Banks brace for fallout from Archegos implosion – business live | Business

888 7th Ave, a building that reportedly houses Archegos Capital in New York City

888 7th Ave, a building that reportedly houses Archegos Capital in New York City Photograph: Carlo Allegri/Reuters

Good morning, and welcome to our rolling coverage of the world economy, the financial markets, the eurozone and business.

The shock implosion of Archegos Capital is weighing on the markets today.

How many billions of dollars will be lost, and how could a single, obscure family office could run up such huge, leveraged positions — and trigger a meltdown that gripped Wall Street, the City, and other financial markets across the globe?

The news that Archegos had melted down after failing to meet a flurry of margin calls from its prime lenders captured global attention yesterday, with Nomura and Credit Suisse both admitting that they faced significant losses.

Overnight, Archegos, run by investor Bill Hwang, has broken its silence.

In a statement, company spokesperson Karen Kessler said:

“This is a challenging time for the family office of Archegos Capital Management, our partners and employees.

All plans are being discussed as Mr. Hwang and the team determine the best path forward.”

It’s a challenging time for Archegos’s brokers too. Reuters is reporting that global banks may lose more than $6 billion from the debacle.

It all began when shares in ViacomCBS, a media company heavily backed by Archegos with borrowed money, slumped last week after it issued new stock. That prompted calls lenders to seek more collateral from Archegos to support its leveraged positions.

When it couldn’t meet those margin calls, the prime brokers started to wind up the trades in a $20bn fire sale — with Nomura and Credit Suisse seemingly suffering the bunt of the damage (their shares both slumped yesterday).

As Jim Reid of Deutsche Bank explains:

The most severe impact was actually experienced by non-US banks, with Nomura (-16.33%) seeing its largest daily move lower ever and Credit Suisse (-13.83%) experiencing its worst performance in over a year,


#Archegos #MarginCall fallout, chart @BloombergTV

March 30, 2021

Regulators are also watching the situation closely, concerned about the knock-on impact of the forced liquidation of Archegos.

The US Securities and Exchange Commission on Monday said it had been “monitoring the situation and communicating with market participants since last week”.

Japan’s chief cabinet secretary, Katsunobu Kato, said the Japanese government was carefully monitoring the situation at Nomura and that the Financial Services Agency would share information with the Bank of Japan.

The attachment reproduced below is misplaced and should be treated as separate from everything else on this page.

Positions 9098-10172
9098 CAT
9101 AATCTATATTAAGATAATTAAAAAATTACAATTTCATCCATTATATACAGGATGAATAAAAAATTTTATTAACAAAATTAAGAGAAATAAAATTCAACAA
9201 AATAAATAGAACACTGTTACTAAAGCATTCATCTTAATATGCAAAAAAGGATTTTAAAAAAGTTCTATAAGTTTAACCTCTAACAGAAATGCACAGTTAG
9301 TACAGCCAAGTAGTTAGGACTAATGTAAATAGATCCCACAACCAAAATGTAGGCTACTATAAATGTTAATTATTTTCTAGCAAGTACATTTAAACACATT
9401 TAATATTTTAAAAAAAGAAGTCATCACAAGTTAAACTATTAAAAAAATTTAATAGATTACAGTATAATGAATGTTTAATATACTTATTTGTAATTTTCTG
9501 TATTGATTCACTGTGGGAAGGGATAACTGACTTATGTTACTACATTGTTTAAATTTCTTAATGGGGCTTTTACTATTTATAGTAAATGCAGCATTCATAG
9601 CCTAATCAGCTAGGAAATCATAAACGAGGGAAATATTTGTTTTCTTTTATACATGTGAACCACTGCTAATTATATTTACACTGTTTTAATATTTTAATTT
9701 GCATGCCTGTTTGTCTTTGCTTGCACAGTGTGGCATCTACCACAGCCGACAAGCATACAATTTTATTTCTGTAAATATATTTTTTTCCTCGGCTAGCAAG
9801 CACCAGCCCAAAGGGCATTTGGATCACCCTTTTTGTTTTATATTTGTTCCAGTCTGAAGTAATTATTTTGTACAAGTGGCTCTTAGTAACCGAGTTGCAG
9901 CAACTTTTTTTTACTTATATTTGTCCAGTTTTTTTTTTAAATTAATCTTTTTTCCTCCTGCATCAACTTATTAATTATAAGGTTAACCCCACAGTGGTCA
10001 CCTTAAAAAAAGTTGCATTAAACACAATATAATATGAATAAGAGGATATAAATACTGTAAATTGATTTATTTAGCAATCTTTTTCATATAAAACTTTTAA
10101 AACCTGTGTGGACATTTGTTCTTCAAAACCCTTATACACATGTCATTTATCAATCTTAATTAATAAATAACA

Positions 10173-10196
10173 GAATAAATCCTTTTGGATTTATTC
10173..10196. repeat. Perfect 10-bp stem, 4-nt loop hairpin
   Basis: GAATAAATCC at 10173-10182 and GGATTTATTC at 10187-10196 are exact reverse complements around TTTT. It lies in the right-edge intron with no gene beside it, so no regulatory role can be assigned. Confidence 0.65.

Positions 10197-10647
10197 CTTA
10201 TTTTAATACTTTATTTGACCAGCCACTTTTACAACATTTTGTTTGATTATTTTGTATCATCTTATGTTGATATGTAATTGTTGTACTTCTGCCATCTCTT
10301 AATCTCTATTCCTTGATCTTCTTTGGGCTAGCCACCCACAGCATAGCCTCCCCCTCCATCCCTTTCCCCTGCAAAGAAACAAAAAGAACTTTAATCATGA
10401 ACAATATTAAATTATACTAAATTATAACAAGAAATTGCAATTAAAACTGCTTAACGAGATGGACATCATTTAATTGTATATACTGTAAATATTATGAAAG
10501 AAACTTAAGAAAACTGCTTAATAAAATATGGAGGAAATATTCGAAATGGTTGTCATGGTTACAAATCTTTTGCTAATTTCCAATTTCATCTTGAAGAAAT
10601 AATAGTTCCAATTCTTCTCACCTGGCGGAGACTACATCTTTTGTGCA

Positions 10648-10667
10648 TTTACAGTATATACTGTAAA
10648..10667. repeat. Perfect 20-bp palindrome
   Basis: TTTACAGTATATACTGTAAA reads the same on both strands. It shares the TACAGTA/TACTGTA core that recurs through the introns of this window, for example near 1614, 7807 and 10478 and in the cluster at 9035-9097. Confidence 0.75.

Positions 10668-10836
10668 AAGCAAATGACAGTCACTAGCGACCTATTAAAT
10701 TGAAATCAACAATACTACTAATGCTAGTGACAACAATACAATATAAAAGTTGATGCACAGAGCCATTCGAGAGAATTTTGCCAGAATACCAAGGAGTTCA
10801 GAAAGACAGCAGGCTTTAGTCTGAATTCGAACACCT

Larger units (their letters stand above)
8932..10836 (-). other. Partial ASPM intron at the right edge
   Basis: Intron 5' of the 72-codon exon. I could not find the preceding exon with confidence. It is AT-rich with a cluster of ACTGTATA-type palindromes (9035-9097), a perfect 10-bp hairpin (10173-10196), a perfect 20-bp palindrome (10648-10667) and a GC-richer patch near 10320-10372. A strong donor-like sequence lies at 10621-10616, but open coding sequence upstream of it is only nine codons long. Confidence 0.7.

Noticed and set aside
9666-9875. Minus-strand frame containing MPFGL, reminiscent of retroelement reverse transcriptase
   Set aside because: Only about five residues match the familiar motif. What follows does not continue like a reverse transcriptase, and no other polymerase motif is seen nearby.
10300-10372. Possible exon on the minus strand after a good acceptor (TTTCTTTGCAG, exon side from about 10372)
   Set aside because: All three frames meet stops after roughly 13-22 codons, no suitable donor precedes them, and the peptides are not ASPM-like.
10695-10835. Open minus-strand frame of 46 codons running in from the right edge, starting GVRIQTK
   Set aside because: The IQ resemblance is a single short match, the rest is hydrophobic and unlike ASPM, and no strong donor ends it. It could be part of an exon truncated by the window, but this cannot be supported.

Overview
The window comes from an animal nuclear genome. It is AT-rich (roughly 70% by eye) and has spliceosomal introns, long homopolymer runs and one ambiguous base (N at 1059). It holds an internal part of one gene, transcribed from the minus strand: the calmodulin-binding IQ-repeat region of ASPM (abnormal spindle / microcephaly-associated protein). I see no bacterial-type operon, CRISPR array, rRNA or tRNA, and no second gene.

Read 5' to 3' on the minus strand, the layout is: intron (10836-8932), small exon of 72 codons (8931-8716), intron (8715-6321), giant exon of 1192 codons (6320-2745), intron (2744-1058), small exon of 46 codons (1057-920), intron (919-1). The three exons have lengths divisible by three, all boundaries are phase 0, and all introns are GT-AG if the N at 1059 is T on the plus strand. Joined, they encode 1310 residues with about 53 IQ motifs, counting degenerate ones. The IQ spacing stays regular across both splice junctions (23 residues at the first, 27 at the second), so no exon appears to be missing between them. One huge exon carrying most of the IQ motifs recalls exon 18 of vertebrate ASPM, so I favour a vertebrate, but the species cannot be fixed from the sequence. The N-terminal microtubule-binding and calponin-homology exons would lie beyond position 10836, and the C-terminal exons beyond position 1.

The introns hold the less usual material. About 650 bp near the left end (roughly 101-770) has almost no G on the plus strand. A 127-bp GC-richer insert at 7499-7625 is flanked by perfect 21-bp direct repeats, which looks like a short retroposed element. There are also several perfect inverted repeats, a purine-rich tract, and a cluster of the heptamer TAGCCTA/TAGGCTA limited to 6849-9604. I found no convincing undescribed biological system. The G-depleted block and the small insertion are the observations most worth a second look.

The Swiss financial regulator, Finma, said it was also monitoring the situation, and warned that several banks and locations internationally were involved.

As a ‘family office’ (basically managing founder Bill Hwang’s own money), Archegos didn’t have to meet the usual regulatory disclosures which hedge funds must meet.

And traders are hopeful that the fund’s collapse won’t cause a wider crisis.

As Kyle Rodda of IG puts it:

Market commentary remains fixated on the drama surrounding the collapse of Archegos Capital Management in the US, as market participants attempt to pick apart the impacts of the failure and the potential for greater financial contagion.

For all the concern however, for the time being, other than some localized pain in some major financial stocks, especially in Japan, where that country’s equities have struggled in the face of the episode, risks on a systemic scale still appear to be low.

But even if the short-term damage can be contained, the episode has shoved hedge funds, and their use of leveraged positions, firmly into the spotlight. Investment banks may well tighten their lending limits, which could force some hedge funds to cut back on riskier positions.

Michael Antonelli

If I ever have a family office worth billions I’m going to live by this motto: “never risk what you have for something you don’t need”. Why risk billions like that?

March 29, 2021

Investors will also be keeping a wary eye on the bond market, where US Treasury yields are rising again. That’s a sign the markets are anticipating higher inflation, growth, and more pressure on central banks to wind back their stimulus measures.

Christophe Barraud🛢


March 30, 2021

Also coming up today

It’s quite a busy day for economics data.

New consumer confidence data from France, and the wider eurozone, will show how the rise in Covid-19 cases and slow vaccine rollout is affecting morale. Plus, new inflation data from Germany and Spain are likely to show that prices jumped this month, partly driven by energy pices.

This afternoon, the latest US house price survey is likely to show another rise, while consumer confidence in the States may also have risen.

The agenda

  • 7.45am BST: French consumer confidence for March
  • 8am BST: Spanish inflation and retail sales data
  • 10am BST: Eurozone consumer and business confidence report for March
  • 1pm BST: German inflation data for March
  • 2pm BST: US house price index for January
  • 3pm BST: US consumer confidence report for March

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